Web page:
“Buy Now, Pay Later” (BNPL) Is The Latest Luxury Trend

Image: Gucci

Purchasing a luxury item is a watershed moment in many people’s careers. This is especially true for the new generation of spenders who have just recently begun their professions, and purchasing that major purchase represents a move from adolescence to maturity. Many firms cannot afford to disregard this rising group’s proclivity for luxury consumption. They will be the core that will assist bring in income in the future, and it does not harm to develop a connection with them now.

While this set of spenders in their 20s and 30s has a strong desire for luxury, they may not have the financial wherewithal to complete the whole purchase. As a result, there is a chasm between the want to acquire and the means to pay. To bridge this gap, businesses are formed, and a new phenomena known as “Buy Now, Pay Later” (BNPL) is introduced into society.

Image: Gucci

BNPL is a relatively new payment option that has gained traction in recent years. The principle is comparable to typical credit card payments, but what distinguishes BNPL is the absence of a necessity to verify credit ratings. This is a tremendous help to Generation Z and millennials who may not satisfy the conditions for a regular credit card but still want to buy that piece of luxury goods. Payment companies like as Klarna, Afterpay, and Affirm are currently among the most popular services sought after by both brands and customers.

BNPL is the ideal choice for premium businesses looking to enter the younger market. Using the BNPL plan, these customers may stretch the cost of their purchase across multiple payments, which can vary from three to six months depending on the provider. This enables younger consumers with less discretionary means to finance their purchases in installments and gain greater financial control.

“Splitting a high-priced purchase into a few installments allows customers to acquire the things they want to own without putting merchants under pressure to price promotionally,” says Marie Driscoll, managing director of luxury and fashion at Coresight Research in New York. “BNPL promotes brand equity, whereas promotional pricing detracts from it.”

There are consequences if payments are not made on time, just like any other payment plan. While BNPL providers do not do a “hard check” of a person’s credit history, they do undertake a “soft search” to screen out borrowers with a poor credit history. If a payment due is missed or postponed, it can have a negative impact on a person’s credit score. This is an important factor for young individuals just starting out.

According to a McKinsey analysis, fintech businesses such as Klarna and Afterpay are expected to generate sales ranging from $4 to $6 billion by next year, with much of this increase ascribed to younger, risk-averse clients.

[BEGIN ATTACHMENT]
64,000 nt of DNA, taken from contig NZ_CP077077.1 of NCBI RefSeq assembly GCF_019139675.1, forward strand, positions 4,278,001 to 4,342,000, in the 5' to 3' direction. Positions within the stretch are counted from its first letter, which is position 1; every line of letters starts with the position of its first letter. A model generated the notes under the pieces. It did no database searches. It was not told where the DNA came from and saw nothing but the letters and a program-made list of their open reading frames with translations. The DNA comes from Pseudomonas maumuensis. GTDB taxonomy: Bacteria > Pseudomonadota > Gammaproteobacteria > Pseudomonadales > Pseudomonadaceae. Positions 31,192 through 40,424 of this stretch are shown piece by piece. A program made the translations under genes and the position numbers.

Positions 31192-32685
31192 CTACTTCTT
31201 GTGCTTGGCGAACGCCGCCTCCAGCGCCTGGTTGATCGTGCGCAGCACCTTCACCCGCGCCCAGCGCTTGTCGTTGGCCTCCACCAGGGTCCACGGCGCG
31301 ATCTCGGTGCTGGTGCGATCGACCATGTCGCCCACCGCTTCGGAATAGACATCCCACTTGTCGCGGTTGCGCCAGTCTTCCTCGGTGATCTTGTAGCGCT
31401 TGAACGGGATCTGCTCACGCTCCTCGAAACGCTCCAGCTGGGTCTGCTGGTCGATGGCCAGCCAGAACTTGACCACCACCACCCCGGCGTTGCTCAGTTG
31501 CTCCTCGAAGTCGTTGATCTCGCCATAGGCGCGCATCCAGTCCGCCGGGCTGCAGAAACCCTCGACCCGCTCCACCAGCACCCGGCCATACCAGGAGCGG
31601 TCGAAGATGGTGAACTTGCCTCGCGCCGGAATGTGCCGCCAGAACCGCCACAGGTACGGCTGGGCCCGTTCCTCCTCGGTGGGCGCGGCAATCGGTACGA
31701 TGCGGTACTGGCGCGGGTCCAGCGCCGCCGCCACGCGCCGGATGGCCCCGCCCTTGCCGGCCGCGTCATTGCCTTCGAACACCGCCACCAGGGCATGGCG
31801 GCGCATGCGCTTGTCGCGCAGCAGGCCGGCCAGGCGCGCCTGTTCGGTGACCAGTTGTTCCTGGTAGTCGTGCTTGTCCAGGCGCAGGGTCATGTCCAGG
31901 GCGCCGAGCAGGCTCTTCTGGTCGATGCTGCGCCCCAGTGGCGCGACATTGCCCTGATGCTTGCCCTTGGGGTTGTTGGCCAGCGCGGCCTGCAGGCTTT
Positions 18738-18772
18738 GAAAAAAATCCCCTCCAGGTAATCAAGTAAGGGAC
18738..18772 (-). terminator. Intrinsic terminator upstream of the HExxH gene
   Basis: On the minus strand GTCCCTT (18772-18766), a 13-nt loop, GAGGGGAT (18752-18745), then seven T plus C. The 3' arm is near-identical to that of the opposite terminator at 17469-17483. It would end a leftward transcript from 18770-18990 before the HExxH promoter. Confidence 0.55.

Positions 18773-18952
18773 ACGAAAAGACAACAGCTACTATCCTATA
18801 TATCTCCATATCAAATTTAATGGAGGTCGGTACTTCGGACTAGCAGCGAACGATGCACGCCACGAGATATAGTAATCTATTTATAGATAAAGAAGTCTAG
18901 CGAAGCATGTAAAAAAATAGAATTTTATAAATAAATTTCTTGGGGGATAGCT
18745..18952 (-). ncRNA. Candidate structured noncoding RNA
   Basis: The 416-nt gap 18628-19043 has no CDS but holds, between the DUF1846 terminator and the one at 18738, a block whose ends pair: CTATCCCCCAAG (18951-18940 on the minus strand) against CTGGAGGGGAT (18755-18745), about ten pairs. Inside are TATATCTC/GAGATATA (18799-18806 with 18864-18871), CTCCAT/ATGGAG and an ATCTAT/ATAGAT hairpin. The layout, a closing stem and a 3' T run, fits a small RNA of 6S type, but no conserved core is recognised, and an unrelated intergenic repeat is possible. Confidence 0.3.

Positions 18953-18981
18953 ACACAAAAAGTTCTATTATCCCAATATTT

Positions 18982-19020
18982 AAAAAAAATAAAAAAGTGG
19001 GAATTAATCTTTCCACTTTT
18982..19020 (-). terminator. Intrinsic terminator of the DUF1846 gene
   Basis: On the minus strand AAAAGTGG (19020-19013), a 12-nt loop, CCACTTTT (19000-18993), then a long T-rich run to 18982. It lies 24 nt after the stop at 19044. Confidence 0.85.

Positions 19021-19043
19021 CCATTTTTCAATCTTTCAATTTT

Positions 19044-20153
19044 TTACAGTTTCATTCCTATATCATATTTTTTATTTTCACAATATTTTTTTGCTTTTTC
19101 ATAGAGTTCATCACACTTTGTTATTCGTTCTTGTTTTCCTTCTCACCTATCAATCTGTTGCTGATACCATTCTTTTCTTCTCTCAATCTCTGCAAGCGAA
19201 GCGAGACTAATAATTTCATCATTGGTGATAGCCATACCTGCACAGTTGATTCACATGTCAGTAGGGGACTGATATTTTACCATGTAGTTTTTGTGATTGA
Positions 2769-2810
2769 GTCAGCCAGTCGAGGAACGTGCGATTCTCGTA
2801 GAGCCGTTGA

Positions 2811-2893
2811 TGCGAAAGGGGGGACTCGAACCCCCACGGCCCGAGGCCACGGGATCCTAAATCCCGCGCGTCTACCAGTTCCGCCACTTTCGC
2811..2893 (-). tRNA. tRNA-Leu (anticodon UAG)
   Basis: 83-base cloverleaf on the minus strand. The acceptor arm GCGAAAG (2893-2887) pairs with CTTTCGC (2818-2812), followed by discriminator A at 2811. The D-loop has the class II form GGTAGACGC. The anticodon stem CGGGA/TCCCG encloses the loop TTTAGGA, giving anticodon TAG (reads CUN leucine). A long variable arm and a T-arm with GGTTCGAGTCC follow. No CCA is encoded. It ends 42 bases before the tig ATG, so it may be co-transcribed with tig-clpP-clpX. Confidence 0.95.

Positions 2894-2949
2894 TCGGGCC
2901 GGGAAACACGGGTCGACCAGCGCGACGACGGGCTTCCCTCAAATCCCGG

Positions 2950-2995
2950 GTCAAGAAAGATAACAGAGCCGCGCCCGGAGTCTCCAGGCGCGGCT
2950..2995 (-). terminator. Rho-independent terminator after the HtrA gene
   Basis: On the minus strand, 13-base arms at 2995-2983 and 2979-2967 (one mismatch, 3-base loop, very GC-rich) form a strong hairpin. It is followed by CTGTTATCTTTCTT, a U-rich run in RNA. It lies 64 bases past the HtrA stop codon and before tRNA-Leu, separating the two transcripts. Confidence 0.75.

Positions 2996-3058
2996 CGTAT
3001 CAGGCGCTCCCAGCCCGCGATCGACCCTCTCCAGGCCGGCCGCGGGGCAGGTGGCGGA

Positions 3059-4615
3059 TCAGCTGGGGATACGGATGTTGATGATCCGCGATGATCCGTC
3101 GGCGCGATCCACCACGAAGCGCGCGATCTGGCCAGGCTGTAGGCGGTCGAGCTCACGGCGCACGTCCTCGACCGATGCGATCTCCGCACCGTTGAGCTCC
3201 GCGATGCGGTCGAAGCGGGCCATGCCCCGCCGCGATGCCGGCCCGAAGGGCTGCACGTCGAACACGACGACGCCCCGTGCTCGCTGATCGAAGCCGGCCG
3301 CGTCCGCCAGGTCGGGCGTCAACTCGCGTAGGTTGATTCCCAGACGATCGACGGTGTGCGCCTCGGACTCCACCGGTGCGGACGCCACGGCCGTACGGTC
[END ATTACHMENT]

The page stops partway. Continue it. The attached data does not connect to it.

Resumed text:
Youths all across the world are growing increasingly eager to part with their money as their purchasing power grows. While mature economies in the West are witnessing younger spenders, the majority of customers are coming from the East, specifically Asia-Pacific and Southeast Asia. Its young people are competent at using fintech services, and when combined with increased income due to healthy economic development and low unemployment, it is the ideal recipe for success for both service providers and luxury goods.

Image: Bvlgari

Recognizing the importance of the young market, BNPL providers have collaborated with a slew of luxury labels, including Gucci, Balenciaga, Bvlgari, Givenchy, Bottega Veneta, and others. Luxury businesses such as Saks Fifth Avenue and Neiman Marcus have also joined the party. The goal for these merchants is to broaden their consumer base by recruiting individuals who could not previously afford luxury products, therefore it is a win-win situation.

But, as luxury becomes more affordable, does it lose its attractiveness in the long run? Yes, its allure is diminished slightly if luxury is measured in terms of monetary worth. While price values are commonly used to establish the status of a luxury product, they are not the sole criteria. It is a combination of variables such as the meticulous workmanship used to create the goods, the lengthy history associated with the brand, and the full experience or journey involved in getting that particular object of interest.

Image: Bottega Veneta

Despite the fact that the majority of BNPL users are Gen-Z and millennials, there is a subset of spenders who are older and financially capable of paying in full. However, people continue to utilize these services because they are more convenient. As a result, luxury businesses stand to broaden their consumer base even more to accommodate this new pool of spenders.

In a perfect world, customers would all be able to pay in full, but the fact is that not everyone can afford a big quantity of money all at once. A luxury item may only be considered luxurious if it is affordable. Can a luxury commodity truly be labeled luxury if one does not have the resources to obtain it?